Names have been changed to protect the innocent.
Last night was a regularly scheduled board game night at a friend’s house. The X-Men, comprised of Colossus, Nightcrawler, Jean Grey, Prof. X, Wolverine, Bishop, and Gambit gathered round for some gaming.
We started with Justin Gary’s latest design, Bad Beets.
Gary, along with Stoneblade Entertainment, are justifiably famous for creating Ascension: Chronicle of the Godslayer, which is one of the great deckbuilding games alongside Dominion, Star Realms (designed by Gary’s old magic buds Rob Dougherty and Darwin Kastle), and Eminent Domain.
Bad Beets, which will be the subject of a future We Were Playing It Wrong article, is a quick little party game that feels like it was designed to be played in between rounds at a magic GP or before your server brings out your burger. Colossus, Prof. X, Wolverine, Nightcrawler, and Bishop managed to get three games in while waiting for the rest of the team to get back from their mission to Genosha.
Game one went to Bishop and Nightcrawler simultaneously as one of them fed three beets to a poor dog and the other responded by immediately feeding two beets to the equally-pitiful cat. Game two went to Colossus following a well-timed Tattletale, and in game three Prof. X followed up a telepathic tattletale with a timely dog feeding.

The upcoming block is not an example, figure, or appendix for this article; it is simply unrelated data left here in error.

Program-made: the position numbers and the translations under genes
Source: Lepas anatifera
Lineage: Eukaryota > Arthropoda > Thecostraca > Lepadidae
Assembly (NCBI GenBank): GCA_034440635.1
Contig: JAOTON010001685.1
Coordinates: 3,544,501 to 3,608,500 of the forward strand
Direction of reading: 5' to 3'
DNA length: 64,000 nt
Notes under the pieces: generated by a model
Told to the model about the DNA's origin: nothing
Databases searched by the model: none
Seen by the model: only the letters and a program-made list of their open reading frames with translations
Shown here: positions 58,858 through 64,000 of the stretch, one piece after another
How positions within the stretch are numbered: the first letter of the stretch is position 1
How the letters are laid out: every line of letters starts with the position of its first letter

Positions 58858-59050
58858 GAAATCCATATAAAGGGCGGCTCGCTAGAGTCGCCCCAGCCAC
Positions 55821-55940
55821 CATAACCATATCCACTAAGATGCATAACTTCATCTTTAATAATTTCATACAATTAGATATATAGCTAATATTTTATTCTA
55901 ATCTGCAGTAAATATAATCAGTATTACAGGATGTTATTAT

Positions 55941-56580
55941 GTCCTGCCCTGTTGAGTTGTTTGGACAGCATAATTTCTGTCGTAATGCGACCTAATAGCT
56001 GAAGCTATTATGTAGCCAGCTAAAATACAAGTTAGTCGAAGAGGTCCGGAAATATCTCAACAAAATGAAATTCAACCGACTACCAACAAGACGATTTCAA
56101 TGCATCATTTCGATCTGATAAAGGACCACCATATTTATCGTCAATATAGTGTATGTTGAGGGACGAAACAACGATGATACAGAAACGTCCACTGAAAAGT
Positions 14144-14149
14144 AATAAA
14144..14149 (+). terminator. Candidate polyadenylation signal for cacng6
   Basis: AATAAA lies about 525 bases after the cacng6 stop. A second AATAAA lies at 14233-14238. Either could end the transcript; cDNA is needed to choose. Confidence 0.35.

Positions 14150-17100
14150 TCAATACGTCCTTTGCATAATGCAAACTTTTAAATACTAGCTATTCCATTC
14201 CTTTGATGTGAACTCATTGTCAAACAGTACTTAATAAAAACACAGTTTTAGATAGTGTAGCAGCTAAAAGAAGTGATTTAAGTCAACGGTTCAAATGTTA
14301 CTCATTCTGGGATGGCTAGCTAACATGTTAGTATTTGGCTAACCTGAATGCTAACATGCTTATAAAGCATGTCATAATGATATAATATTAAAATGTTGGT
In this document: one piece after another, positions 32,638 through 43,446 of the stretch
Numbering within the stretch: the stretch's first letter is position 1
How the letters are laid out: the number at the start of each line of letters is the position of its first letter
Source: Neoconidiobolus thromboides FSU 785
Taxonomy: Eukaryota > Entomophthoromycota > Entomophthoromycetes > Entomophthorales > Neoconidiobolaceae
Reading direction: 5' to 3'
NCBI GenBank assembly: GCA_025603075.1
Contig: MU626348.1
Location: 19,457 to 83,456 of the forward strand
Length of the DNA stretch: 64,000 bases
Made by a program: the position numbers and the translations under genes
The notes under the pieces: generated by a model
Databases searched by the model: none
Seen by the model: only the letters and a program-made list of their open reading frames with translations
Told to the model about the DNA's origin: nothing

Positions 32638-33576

The X-Men, now joined by Jean Grey and Gambit, turned their attention to one of GenCon’s biggest hits, Mysterium by Libellud. Mysterium was so hyped it even got a movie poster
Originally published in 2013 under the name Tejemnicze Domostwo by the Polish company Portal Games, it’s now being released by the Poitiers-based Dixit juggernaut Libellud and the results are fantastic. Combining the strong production values Libellud is known for with the clever mechanics of the game itself, this game was enough to turn a circumspect team of mutants into a team of enthusiastic ghost-hunters. Unfortunately, however, Mysterium will also be the subject of a future We Were Playing It Wrong post.
Mysterium is an asymmetrical co-op; one player plays the ghost dropping clues as to the details of a heinous crime and the rest are paranormal investigators trying to interpret the clues to figure out the whodunit. Colossus played a wisecracking ghost for our first game which featured some memorable logjams involving Gambit and Nightcrawler. Unfortunately the effort was unsuccessful owing to poor clairvoyance on the part of the investigators. Prof. X played a mostly-silent ghost the second time and, despite hopelessly befuddling Bishop and Gambit (two-time loser), the team successfully deduced that it was Ratatouille in the Ship Room with the Candelabra. Hurray!
After the second game of Mysterium the X-Men scattered to continue the storylines in their solo comicbooks, except for Gambit and Jean Grey who continue their long-running crossover series.